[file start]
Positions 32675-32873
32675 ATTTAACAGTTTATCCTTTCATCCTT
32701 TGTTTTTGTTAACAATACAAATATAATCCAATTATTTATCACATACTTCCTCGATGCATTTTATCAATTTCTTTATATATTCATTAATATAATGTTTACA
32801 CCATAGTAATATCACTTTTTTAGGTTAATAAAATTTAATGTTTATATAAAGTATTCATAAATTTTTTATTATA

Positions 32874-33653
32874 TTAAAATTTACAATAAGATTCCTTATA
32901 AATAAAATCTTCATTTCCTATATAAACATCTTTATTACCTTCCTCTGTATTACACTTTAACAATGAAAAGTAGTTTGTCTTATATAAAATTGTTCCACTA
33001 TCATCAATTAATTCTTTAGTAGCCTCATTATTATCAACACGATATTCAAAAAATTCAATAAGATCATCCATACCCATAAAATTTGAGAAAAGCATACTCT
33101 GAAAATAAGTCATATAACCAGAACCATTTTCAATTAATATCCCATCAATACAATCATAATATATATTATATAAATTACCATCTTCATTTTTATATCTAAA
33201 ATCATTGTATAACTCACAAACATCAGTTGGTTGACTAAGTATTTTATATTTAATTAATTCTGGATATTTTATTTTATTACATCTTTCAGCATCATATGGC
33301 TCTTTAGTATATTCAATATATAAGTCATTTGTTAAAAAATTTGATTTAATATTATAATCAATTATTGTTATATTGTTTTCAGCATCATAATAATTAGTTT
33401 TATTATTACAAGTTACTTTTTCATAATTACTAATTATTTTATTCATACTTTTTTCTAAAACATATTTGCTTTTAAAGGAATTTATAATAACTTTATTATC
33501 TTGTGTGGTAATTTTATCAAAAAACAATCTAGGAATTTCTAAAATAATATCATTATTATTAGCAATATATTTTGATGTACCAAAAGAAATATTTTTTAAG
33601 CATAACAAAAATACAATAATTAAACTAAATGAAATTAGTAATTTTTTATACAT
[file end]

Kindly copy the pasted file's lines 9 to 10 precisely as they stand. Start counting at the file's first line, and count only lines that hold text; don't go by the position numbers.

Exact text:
33101 GAAAATAAGTCATATAACCAGAACCATTTTCAATTAATATCCCATCAATACAATCATAATATATATTATATAAATTACCATCTTCATTTTTATATCTAAA
33201 ATCATTGTATAACTCACAAACATCAGTTGGTTGACTAAGTATTTTATATTTAATTAATTCTGGATATTTTATTTTATTACATCTTTCAGCATCATATGGC